1 – The personality of the leader – one person can’t be and do everything (I don’t know why we idolize leaders, they’re limited like anyone)
2 – The culture of the organization – how much leeway the leader has to lead, and how much they are expected to bring people along
3 – Whether results must be short-term or long-term – if there is short-term pressure the leader will need to make decisions regardless of whether people agree (of course smart leaders build up relationship capital so they can do this)
4 – Survival pressure from inside and outside the organization (e.g. internally, colleagues who are against you; externally, competitors)
5 – Employee morale – whether engagement/disengagement is having a business impact
Book titles like “do nothing” are oversimplified because sometimes a leader has to “do something.” That’s what they’re getting paid for. A Zen thing where you sit around and sort of magically let things happen is not always leadership – sometimes it’s fear of making a bad decision.
Also, what might look like ego from the outside might be something entirely else – something as simple as time pressure.
One thing I think we have to admit is that leadership in the public sector requires serious examination and reflection. Everyone has their own opinion but at the end of the day, what do we want from the civil servant? How do we know when they’ve reached the top of the mountain?
We know process things pretty well. For example, that a diverse and inclusive workforce is important. That we want to ensure veterans can transition into the civil service if they choose.
We have trouble with results-type goals. Because there’s that whole accountability thing. There is an aversion to it.
For public sector leaders to succeed at results we ought to come up with some meaningful performance metrics – like “maintain an employee engagement score of .6 or higher consistently for a period of 12 months” or “eliminate at least $500,000 in excess costs per year.”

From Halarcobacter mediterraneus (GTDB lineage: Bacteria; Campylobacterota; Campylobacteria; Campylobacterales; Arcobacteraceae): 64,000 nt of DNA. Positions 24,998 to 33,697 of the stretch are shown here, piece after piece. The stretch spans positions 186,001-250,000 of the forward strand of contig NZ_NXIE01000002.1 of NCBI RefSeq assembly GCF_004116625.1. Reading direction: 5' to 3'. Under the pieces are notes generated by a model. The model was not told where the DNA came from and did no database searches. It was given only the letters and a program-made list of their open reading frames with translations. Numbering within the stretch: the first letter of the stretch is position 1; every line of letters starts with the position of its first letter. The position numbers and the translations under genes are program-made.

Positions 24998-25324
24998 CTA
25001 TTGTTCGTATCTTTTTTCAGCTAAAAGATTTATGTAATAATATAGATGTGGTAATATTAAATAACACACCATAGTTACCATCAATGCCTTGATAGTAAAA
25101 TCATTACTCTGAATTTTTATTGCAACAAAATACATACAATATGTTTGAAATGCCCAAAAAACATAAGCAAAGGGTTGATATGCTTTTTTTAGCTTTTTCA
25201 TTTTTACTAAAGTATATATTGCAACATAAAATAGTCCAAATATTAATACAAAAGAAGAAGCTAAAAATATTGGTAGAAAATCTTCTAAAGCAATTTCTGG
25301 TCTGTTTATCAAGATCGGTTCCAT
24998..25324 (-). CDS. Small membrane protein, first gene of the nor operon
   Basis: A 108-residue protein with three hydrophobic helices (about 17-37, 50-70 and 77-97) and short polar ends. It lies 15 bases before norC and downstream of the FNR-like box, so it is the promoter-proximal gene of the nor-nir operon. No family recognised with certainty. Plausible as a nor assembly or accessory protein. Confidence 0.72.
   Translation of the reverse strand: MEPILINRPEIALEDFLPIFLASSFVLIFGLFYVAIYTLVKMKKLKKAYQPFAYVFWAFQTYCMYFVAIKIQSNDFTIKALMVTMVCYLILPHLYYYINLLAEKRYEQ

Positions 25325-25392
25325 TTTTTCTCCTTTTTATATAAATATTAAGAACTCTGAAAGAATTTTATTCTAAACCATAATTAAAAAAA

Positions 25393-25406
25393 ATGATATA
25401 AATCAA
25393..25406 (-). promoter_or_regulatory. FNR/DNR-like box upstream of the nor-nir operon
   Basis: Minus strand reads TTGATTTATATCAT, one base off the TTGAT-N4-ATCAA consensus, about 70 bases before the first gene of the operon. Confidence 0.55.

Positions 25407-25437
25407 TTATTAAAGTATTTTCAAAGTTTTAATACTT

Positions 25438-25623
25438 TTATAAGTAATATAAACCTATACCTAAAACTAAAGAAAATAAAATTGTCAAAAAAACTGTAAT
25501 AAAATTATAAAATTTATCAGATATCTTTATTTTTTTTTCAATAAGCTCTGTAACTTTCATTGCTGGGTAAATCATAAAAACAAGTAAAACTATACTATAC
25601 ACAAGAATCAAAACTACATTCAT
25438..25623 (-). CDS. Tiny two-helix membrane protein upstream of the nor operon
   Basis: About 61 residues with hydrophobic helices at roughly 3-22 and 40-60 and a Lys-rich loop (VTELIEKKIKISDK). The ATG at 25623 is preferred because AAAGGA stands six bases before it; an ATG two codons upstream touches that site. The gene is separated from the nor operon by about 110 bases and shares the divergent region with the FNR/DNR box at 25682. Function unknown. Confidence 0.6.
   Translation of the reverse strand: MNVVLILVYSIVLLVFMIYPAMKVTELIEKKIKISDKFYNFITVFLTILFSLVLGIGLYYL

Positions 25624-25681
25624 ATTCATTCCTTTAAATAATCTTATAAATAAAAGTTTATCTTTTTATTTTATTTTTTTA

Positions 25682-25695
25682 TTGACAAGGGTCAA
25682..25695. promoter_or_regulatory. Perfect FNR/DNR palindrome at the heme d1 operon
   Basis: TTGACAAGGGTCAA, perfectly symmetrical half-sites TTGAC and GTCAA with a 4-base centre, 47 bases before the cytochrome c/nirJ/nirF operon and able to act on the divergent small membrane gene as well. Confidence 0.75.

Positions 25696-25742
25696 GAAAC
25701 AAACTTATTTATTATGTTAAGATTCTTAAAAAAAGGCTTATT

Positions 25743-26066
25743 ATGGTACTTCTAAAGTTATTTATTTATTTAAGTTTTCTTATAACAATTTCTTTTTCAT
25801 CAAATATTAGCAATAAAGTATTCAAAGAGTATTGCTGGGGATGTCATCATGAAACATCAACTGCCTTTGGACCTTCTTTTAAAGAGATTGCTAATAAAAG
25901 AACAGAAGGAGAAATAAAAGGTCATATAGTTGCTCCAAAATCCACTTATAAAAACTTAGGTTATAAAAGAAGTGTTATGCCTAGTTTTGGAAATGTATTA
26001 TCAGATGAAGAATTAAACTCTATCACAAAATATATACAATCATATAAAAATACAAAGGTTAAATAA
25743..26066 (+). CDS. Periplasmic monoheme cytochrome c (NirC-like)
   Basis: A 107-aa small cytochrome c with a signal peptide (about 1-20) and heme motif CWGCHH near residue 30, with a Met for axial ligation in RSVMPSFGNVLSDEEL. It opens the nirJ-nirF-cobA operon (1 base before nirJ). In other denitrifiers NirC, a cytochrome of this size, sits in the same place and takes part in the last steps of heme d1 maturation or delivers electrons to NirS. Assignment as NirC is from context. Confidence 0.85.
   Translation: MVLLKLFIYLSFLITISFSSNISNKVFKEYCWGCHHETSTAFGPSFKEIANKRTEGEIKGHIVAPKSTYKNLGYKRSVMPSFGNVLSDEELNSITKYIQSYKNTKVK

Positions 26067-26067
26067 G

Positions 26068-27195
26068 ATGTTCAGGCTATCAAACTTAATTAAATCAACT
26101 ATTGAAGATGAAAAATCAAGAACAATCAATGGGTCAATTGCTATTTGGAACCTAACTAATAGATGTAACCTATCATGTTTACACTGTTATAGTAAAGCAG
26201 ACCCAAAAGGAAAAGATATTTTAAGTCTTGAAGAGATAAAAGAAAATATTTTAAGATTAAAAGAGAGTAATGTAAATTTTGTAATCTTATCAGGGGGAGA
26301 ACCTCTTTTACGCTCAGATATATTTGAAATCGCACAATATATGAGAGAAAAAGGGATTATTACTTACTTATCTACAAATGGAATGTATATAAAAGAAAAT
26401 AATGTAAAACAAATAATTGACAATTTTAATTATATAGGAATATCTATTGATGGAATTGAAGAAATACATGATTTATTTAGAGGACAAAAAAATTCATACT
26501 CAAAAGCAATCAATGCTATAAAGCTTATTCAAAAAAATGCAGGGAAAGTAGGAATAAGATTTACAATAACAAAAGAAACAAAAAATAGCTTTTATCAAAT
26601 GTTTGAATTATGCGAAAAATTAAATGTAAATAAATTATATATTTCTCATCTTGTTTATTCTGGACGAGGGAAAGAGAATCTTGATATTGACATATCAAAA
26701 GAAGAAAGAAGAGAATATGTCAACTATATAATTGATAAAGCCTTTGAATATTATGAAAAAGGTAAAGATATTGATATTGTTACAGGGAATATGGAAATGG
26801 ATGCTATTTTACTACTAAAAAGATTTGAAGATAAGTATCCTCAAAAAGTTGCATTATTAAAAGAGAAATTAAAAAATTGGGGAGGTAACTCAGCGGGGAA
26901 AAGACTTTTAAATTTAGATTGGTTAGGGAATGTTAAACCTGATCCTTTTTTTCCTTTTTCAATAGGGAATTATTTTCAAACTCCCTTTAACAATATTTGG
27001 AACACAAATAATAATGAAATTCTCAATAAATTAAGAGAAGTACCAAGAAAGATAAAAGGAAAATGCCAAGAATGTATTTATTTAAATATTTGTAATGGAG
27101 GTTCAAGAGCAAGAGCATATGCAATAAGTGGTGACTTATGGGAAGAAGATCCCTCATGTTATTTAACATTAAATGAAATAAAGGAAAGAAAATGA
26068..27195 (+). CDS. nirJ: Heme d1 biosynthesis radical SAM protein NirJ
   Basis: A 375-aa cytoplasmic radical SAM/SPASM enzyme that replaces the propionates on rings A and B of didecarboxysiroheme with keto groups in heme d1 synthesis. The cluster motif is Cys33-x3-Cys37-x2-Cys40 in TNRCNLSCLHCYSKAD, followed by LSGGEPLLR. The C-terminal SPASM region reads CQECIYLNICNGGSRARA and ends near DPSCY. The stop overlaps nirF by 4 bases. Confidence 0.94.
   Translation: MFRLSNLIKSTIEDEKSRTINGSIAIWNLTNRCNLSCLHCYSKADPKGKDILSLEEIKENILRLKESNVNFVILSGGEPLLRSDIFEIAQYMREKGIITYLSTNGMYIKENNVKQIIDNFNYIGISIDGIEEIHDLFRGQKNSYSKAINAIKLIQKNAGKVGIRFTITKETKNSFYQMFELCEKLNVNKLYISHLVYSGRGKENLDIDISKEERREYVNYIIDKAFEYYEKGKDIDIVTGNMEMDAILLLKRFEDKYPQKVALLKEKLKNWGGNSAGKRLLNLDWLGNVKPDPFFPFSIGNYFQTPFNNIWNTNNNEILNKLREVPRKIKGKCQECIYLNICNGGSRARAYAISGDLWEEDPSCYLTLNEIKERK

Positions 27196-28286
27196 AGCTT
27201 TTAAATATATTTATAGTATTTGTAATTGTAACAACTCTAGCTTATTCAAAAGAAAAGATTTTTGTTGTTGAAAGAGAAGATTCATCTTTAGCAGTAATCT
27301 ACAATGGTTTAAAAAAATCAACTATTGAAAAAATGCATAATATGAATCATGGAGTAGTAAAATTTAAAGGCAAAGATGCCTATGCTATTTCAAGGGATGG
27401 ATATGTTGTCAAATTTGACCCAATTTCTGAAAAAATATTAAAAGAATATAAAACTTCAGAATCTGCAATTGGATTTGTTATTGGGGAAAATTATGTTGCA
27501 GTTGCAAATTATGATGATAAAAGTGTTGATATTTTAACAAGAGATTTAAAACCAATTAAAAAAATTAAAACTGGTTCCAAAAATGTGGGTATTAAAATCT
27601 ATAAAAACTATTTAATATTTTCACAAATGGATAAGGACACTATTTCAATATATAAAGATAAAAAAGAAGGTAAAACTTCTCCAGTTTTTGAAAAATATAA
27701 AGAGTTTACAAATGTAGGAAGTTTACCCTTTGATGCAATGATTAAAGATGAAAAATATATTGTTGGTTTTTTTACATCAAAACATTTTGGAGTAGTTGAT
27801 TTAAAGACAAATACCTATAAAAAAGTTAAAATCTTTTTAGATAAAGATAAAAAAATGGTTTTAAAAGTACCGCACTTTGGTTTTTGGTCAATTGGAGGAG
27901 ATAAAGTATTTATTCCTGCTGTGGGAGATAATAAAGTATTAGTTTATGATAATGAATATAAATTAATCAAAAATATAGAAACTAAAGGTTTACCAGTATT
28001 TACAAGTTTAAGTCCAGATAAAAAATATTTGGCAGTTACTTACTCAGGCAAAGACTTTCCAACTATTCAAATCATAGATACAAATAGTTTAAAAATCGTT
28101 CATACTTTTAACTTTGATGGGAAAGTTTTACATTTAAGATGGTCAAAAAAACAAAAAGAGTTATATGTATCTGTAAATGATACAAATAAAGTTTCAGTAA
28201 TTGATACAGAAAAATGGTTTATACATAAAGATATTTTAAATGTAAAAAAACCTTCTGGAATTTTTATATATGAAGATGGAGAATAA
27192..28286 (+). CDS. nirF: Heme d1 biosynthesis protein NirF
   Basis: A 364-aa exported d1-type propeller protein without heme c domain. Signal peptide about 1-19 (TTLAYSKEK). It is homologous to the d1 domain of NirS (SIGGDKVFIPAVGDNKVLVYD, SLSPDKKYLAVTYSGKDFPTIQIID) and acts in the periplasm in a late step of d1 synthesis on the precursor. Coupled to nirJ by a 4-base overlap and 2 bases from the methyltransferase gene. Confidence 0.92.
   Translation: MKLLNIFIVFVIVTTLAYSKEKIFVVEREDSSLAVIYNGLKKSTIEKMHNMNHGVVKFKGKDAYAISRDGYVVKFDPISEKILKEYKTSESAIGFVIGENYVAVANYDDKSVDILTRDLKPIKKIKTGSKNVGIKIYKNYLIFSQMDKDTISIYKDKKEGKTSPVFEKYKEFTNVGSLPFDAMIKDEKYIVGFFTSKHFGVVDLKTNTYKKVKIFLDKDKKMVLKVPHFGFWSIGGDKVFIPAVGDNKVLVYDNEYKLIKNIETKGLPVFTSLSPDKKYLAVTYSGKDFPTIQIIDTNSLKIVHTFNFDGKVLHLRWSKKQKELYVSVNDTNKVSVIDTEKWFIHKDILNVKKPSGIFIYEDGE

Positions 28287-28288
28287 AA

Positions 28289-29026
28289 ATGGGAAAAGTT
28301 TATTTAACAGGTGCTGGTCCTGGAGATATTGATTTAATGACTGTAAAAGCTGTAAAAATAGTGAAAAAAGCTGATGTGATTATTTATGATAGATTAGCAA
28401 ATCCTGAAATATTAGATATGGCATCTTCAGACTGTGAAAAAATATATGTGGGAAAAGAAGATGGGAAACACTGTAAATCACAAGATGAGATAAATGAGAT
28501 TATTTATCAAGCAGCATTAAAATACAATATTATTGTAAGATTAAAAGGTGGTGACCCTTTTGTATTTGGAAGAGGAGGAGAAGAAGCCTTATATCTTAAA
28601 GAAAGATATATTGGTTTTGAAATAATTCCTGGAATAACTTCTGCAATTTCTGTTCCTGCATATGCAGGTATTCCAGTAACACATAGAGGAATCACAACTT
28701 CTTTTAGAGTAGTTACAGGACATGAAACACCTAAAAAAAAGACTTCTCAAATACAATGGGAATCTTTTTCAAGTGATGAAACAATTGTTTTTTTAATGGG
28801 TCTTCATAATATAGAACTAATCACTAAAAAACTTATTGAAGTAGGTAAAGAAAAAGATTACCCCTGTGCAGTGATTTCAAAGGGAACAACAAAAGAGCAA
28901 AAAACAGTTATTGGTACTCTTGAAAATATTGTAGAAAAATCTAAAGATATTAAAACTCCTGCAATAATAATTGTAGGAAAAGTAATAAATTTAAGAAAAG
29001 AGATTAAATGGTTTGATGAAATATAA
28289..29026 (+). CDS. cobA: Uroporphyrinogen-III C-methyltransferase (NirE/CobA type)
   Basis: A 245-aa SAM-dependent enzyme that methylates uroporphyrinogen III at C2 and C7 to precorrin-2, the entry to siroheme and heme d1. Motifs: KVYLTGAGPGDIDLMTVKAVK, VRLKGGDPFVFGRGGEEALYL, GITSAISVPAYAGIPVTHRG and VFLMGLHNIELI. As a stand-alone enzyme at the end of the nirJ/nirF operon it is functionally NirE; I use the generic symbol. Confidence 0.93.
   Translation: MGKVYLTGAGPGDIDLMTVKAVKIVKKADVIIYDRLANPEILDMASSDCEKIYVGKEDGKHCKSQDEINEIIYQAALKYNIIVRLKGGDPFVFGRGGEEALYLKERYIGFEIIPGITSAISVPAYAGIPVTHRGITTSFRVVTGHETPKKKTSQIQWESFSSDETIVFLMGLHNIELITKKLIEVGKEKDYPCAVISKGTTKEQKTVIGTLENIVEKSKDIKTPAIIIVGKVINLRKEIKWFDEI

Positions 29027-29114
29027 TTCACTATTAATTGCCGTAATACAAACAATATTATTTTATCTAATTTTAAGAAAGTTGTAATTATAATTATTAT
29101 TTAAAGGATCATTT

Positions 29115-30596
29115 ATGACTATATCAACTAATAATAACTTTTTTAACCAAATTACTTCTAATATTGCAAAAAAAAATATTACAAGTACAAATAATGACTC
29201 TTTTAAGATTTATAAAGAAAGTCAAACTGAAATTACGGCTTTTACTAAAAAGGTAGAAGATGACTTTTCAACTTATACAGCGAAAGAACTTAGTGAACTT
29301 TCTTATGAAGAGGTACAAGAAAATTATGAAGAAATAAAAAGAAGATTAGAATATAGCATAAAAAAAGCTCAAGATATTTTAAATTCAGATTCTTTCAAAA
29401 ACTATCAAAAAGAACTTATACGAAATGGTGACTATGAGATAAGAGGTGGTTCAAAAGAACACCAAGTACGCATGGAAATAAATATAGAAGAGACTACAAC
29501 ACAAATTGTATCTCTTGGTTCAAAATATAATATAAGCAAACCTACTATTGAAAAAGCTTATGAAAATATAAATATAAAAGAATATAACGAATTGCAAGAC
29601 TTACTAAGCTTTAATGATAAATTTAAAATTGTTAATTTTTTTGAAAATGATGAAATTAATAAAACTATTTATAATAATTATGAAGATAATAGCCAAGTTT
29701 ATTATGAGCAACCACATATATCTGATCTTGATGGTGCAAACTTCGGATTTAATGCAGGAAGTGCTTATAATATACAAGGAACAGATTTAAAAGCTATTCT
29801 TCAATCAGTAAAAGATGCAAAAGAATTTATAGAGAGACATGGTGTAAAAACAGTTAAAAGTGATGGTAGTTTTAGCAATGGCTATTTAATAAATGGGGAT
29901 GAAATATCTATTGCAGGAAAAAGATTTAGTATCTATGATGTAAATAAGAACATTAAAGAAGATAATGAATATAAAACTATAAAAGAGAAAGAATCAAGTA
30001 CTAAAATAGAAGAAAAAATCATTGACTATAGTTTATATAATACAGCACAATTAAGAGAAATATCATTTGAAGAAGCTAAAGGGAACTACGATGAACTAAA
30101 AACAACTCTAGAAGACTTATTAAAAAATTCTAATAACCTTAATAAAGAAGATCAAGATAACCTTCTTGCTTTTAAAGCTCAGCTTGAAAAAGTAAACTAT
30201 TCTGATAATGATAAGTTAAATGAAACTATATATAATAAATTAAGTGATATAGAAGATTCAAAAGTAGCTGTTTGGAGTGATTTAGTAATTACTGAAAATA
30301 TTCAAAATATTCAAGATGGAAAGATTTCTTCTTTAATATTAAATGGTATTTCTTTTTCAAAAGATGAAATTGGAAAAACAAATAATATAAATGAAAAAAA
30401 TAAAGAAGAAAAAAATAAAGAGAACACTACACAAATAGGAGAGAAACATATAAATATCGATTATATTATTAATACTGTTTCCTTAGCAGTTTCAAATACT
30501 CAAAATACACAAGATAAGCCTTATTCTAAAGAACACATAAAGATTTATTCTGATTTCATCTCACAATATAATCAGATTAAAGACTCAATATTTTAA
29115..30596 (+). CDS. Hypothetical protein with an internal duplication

At that point we could talk about how leaders get there, and how they do so while balancing employee engagement and empowerment.
@Andy – That’s a tricky question as the egotistical leader would think that the problem is with everyone else and nothing to do with his or her own personality. Part of the solution would have to be that the manager suffers some type of epiphany that demonstrates his or her ego blindness. Also, the followers around the leader should not enable the leader’s egotistical behavior. Of course that is rather tricky considering the context. I am sure that people who point out the faults of the current North Korean leader are not warmly received by Kim Jong Un.
@Dannielle – Yes, it is a matter of defining success but it is also a matter of sustaining success. On your first point (People vs. Results), the leader may receive credit for either the engagement or outcomes but is it actually the leader that brought about either? I agree with you that deciding what is good leadership is situational but I would argue that there are leadership behaviors that are not appropriate for any situation. I would also argue that a good leader is one who consistently produces successes. General Grant may have won the Civil War but President Grant was one of the worst Presidents the U.S. has had.
As to the book title: I am surprised by your reaction to “Do Nothing.” As the expert on branding, you should know that catchy titles sell. 🙂 Despite the title, I think you will find the book has great advice backed up by some compelling anecdotes.
I also agree with your thoughts on public sector leadership. Too often, I have seen the lessons from the private sector just directly applied to the public sector without recognizing the unique environment of government work.
“Coercive leaders demand immediate compliance.
Authoritative leaders mobilize people toward a vision.
Affiliative leaders create emotional bonds and harmony.
Democratic leaders build consensus through participation.
Pacesetting leaders expect excellence and self-direction.
And coaching leaders develop people for the future.”
@Dannielle – Thank you for the link. The leadership styles demonstrate well the progression from the egocentric leader to the leader who puts the team first.
I thought that leaders optimized results for the (taxpaying) customer. For example my part of Commerce facilitates international trade. We reward your accomplishing that. We don’t reward curing cancer, because we are not tasked to do that. You can’t achieve much without your people so unless you are a complete jerk or an idiot, you would collaborate with them, encourage, develop and reward them.